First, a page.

A war between China’s Axis and India would be a short war. Much of the fighting would be done by proxy states and terrorists from the Middle East. With most of the army forced to stay on the Border with China, the Pakistan border would be weakened and Pakistan could move into Kashmir. Forces from Africa and the Middle East could attack the large southeast coast of India. In the event of a 3-front war, India would have a hard time staying out from under Communist or Islamic rule. Their allies may fare a little better.

It would be difficult for China to attack Brazil. The Ocean affords protection. The United States would not allow a Chinese foothold in our hemisphere and Brazil could then fend off attacks from Venezuela and Cuba fairly easily. At the end of the conflict, China would have de facto control of India and would have eliminated any major threat to its future interest in the region. China’s game has always been one of regional power, not global power. It makes more sense to assume they are looking to destabilize India rather than destabilize a US sanctioned regime.

If China could neutralize India’s power in the region, it would work toward securing its status as a parallel superpower. This would eliminate a potential base for operations for allied forces in future conflicts with China and provide China with access to India’s resources, which are fairly robust.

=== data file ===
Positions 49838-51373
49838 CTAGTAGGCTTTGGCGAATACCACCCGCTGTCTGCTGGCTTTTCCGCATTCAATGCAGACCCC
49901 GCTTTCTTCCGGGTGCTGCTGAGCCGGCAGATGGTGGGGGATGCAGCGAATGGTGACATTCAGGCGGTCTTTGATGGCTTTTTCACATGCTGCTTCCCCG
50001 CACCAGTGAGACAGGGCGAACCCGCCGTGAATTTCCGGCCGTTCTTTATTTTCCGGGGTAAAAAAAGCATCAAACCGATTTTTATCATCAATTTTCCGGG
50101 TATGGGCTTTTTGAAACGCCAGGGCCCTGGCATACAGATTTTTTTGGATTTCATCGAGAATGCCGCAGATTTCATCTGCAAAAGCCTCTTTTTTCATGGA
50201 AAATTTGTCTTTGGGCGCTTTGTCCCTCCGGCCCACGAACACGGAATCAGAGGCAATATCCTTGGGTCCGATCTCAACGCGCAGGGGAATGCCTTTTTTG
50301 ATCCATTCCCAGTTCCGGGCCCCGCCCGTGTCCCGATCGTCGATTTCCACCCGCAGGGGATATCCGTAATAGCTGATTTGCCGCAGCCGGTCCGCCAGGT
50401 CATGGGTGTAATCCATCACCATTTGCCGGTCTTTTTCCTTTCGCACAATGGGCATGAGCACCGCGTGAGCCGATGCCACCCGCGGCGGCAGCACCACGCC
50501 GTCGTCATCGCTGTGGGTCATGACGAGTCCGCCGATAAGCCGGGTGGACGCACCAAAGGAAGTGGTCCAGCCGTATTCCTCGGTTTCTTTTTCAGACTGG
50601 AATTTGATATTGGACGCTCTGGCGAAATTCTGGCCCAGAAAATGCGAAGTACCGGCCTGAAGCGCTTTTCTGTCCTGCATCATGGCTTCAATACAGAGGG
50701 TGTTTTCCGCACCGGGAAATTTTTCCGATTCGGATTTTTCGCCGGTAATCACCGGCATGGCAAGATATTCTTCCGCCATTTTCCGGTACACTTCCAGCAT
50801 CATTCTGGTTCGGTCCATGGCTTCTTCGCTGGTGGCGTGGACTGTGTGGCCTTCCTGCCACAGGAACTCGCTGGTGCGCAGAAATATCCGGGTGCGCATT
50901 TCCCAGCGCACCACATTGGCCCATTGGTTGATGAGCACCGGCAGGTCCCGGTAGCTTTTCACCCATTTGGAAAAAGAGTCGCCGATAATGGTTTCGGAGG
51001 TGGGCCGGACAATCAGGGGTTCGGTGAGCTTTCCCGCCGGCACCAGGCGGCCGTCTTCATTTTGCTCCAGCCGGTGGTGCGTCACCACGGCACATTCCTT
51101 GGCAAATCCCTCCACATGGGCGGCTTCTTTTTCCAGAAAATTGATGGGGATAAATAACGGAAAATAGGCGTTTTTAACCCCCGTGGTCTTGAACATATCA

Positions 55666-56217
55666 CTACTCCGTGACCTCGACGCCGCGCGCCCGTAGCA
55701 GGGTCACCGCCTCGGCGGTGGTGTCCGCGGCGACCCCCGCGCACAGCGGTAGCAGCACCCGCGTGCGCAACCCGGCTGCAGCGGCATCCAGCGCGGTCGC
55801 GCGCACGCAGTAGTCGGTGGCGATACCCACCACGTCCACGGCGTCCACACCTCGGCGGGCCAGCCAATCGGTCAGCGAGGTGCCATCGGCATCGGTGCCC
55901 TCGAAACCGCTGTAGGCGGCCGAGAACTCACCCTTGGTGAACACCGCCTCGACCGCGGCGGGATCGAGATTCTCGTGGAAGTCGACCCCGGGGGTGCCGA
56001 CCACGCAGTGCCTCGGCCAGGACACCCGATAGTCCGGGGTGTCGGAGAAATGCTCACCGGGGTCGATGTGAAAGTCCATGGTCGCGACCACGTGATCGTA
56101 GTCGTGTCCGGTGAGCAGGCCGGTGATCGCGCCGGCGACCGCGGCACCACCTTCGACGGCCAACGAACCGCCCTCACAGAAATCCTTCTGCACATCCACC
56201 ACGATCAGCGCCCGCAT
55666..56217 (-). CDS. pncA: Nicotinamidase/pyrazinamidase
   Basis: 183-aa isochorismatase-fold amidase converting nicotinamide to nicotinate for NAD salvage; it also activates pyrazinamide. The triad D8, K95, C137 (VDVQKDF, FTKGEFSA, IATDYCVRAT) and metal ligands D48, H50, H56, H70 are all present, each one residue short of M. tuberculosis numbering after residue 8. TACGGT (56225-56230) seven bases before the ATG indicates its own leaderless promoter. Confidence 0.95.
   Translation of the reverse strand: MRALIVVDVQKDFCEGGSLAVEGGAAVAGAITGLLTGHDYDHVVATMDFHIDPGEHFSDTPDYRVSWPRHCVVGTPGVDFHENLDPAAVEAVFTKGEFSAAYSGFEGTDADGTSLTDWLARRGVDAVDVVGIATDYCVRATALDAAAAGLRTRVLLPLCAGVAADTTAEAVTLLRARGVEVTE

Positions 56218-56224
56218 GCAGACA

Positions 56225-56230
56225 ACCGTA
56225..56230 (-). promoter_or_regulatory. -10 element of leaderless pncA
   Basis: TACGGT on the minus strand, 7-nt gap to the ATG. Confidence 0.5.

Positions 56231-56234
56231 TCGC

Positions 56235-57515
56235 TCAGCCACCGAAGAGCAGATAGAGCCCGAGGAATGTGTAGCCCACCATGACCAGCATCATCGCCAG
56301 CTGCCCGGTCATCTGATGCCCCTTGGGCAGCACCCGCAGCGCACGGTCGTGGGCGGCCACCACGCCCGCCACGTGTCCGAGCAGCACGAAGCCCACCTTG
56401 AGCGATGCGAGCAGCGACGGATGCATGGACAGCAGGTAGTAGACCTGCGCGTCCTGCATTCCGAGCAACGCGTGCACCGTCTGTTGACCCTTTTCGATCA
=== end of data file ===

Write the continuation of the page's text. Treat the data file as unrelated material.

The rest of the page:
Short Term Slight Against the US; Long Term Power Grab in the Region

The United States needs to look at the long game in this conflict with China. We need to secure more trade relations and a firmer alliance with India. While we do not want to start a war with China, we do want to have relationships in the region that will prevent China from starting wars with nations like India. If we had to swap Turkey and Pakistan for India, we would come out on that deal.

If we start negotiations with India now during the crisis, we can have India as an ally and Turkey and Pakistan as whatever they are supposed to be. The United States needs to look past its hubris to understand that all of China’s moves are not directly related to us in the short term, thus allowing us to protect our interests in the long run.


Dr. Christopher W. Smithmyer

Dr. Christopher W. Smithmyer

Dr. Christopher W. Smithmyer is a writer for NRN and an adjunct professor at both Penn State University and the University of South Florida. He is the author of several books, most recently “A Criminal History of the Democrat Party” which is available on Amazon and via the publisher, Elite Exclusivity. Follow on Twitter at @Acriminalhisto1